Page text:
Jul 23, 201310:45 AMBlaska's Bring It!
with David Blaska
Trade Ryan Braun away
(page 1 of 2)
I want to grab Ryan Braun by the head, kiss him full on the mouth, and tell him, “You broke my heart. You broke my heart.”
His pathetic acknowledgement of guilt is Nixonian in its passive tone. Hand caught in the cookie jar, he only “now” realizes he has “made some mistakes.” He apologizes to anyone he “may have disappointed.”
It wasn’t enough he beat the rap on the pee sample through a technicality; he had to sup at the performance-enhancing drug bar.
Now, obviously, Ryan Braun is not some bulked-up leviathan like Barry Bonds or Mark McGuire. It is an open question whether Braun’s PEDs added one extra base hit to his statistics. But that makes it all the more stupid. Did he really need to dope?
Sports mean nothing unless you play by the rules. Why does a dropped third strike allow the hitter to run to first? But it does.
The real gravamen of the case against Ryan Braun is the lying, the dishonesty. Ryan Braun is a liar.
Now I’m looking at a full-page advertisement on Page A-5 of today’s Wall Street Journal. It’s dominated by a photograph of Phil Mickelson holding the claret jug, given to the champion golfer in the (British) Open. “Phil’s brilliant performance highlights the game’s values of excellence, integrity and stewardship — the same values we are committed to at Barclays,” the advertisement reads. (This 30-second clip illustrates the point.)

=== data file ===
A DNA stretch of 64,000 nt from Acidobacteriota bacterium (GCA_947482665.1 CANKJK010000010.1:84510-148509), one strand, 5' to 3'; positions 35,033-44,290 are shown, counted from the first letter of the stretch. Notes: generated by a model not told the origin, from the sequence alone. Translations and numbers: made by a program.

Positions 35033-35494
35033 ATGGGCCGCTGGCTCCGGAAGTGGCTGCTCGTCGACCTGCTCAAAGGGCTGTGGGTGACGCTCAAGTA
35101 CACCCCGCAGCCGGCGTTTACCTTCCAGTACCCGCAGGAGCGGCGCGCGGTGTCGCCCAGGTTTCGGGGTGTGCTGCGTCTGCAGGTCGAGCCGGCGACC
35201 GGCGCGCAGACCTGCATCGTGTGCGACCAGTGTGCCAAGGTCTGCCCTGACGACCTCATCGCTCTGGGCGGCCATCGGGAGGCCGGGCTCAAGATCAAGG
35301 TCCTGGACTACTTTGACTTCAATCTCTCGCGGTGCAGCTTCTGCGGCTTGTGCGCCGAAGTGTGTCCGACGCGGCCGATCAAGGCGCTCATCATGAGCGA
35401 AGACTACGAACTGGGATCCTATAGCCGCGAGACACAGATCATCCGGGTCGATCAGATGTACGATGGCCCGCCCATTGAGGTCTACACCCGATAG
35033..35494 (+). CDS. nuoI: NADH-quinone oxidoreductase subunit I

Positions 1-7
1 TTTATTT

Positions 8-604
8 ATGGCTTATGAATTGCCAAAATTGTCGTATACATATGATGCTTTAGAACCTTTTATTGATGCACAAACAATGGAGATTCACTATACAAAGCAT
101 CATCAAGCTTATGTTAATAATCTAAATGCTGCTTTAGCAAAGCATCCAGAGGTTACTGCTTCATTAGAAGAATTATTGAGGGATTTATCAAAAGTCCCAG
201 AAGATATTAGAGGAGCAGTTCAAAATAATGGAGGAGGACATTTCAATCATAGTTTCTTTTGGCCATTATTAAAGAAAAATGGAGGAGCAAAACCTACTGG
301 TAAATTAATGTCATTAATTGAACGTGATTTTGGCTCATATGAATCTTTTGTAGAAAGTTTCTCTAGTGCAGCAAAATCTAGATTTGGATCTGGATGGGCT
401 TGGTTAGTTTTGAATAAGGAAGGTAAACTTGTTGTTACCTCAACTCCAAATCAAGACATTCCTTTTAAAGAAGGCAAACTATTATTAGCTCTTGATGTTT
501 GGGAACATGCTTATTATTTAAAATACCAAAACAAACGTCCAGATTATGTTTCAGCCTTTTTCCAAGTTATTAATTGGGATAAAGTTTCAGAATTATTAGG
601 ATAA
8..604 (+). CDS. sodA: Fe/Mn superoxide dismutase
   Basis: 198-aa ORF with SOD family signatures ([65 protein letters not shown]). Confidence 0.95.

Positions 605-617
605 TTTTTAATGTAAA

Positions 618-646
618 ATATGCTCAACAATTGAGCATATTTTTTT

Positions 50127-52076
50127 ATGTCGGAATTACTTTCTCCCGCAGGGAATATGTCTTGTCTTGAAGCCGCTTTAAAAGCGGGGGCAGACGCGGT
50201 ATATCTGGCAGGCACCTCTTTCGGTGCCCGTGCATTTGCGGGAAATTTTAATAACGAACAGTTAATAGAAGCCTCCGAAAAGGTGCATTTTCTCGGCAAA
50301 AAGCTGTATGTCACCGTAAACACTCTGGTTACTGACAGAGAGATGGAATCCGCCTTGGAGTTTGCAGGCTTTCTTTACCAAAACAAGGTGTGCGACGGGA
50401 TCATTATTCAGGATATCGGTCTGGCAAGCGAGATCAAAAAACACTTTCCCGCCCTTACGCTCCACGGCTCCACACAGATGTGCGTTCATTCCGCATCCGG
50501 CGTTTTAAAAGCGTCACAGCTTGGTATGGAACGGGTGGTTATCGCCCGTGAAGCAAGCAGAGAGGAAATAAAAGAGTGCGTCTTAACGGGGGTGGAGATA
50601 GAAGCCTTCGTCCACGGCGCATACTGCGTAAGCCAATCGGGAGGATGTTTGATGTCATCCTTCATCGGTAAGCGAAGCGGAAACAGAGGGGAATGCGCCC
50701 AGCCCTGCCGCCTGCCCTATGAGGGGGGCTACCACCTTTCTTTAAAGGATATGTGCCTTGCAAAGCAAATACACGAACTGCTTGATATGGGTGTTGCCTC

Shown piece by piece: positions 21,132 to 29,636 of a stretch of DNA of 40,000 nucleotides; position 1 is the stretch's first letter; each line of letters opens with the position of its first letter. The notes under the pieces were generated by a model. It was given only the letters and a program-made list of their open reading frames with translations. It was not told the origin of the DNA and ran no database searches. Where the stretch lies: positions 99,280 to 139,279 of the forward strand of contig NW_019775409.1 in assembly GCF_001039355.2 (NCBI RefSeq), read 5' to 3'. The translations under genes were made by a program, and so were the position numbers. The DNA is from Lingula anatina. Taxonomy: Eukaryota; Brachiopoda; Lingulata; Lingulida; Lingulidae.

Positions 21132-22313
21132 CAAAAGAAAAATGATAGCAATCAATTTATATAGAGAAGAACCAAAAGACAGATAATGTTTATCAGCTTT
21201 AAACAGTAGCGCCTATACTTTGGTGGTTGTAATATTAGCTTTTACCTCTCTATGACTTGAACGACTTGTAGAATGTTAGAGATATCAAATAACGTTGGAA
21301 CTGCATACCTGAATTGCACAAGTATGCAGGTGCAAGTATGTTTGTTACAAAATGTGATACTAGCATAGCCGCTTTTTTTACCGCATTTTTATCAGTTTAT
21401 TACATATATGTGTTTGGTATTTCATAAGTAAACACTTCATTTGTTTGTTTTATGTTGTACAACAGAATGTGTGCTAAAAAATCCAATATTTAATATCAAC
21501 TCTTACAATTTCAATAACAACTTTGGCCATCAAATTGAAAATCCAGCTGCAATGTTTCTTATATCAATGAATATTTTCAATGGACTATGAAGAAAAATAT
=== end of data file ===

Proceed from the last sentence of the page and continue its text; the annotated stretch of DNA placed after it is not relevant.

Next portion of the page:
I wrote in my last blog that Phil is my hero because he is an excellent golfer, a risk taker, the master of disaster — and someone who clearly enjoys the game, who appreciates his fans, who balances his professional life with his family life.
Integrity. That’s a word I haven’t heard in awhile. It is the player who penalizes himself a stroke by reporting an otherwise unseen rules violation. The kid who turns in an envelope full of money found on a sidewalk. A legislator who is as good as his word. Anyone who stops at a stop sign at a deserted intersection. Integrity: doing the right thing when no one is looking.
Ryan Braun is not a man of integrity.
MLB writer Mike Bauman writes that baseball fans “are guilty of being naive.” In The Wall Street Journal, Jason Gay mocks: “If you are shocked by what has happened, I don’t know what I can do for you. Perhaps I can make you a nice bowl of soup ... take you to see some llamas.”
Well, Mr. Gay, start boiling the soup. Send in the llamas. I prefer to think, Mr. Bauman, that it’s the liar who is guilty, not the believer. Ryan Braun betrayed our trust.
Maybe that is the way of the world of professional sports. The Oakland Raiders seem to put out the welcome mat for sociopaths. But there remain a few Phil Mickelsons among the Lance Armstrongs.
Can Wisconsin show the way? Are there a few things more important than base hits?
Sell Ryan Braun to the highest bidder. Unload him. The Brewers own the rights to the lying doper for several more years, so they should be able to get some value. Yeah, the disgraced left fielder could veto the trade, but he won’t.
Mr. Braun, Mr. Attanasio will see you now. (The Brewers owner remains looking out the window of his Miller Park office.)
“Braun, you’re through in Milwaukee. I can’t stand the sight of you, now get out!”